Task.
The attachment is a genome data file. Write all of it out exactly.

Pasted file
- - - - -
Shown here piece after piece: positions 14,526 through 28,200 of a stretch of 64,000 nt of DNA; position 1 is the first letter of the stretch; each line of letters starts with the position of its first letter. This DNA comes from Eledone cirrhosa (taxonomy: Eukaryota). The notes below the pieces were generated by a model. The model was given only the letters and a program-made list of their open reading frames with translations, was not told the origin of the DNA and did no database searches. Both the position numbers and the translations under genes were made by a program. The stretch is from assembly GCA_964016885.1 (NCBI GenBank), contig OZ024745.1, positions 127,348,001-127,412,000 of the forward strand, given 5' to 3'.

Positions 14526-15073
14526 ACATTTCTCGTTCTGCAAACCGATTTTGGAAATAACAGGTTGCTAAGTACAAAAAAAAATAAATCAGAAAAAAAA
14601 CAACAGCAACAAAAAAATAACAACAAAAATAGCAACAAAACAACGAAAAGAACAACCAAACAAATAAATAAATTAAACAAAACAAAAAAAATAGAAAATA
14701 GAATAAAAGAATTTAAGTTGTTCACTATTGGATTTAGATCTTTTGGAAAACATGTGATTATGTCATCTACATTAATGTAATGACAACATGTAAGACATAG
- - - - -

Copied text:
Shown here piece after piece: positions 14,526 through 28,200 of a stretch of 64,000 nt of DNA; position 1 is the first letter of the stretch; each line of letters starts with the position of its first letter. This DNA comes from Eledone cirrhosa (taxonomy: Eukaryota). The notes below the pieces were generated by a model. The model was given only the letters and a program-made list of their open reading frames with translations, was not told the origin of the DNA and did no database searches. Both the position numbers and the translations under genes were made by a program. The stretch is from assembly GCA_964016885.1 (NCBI GenBank), contig OZ024745.1, positions 127,348,001-127,412,000 of the forward strand, given 5' to 3'.

Positions 14526-15073
14526 ACATTTCTCGTTCTGCAAACCGATTTTGGAAATAACAGGTTGCTAAGTACAAAAAAAAATAAATCAGAAAAAAAA
14601 CAACAGCAACAAAAAAATAACAACAAAAATAGCAACAAAACAACGAAAAGAACAACCAAACAAATAAATAAATTAAACAAAACAAAAAAAATAGAAAATA
14701 GAATAAAAGAATTTAAGTTGTTCACTATTGGATTTAGATCTTTTGGAAAACATGTGATTATGTCATCTACATTAATGTAATGACAACATGTAAGACATAG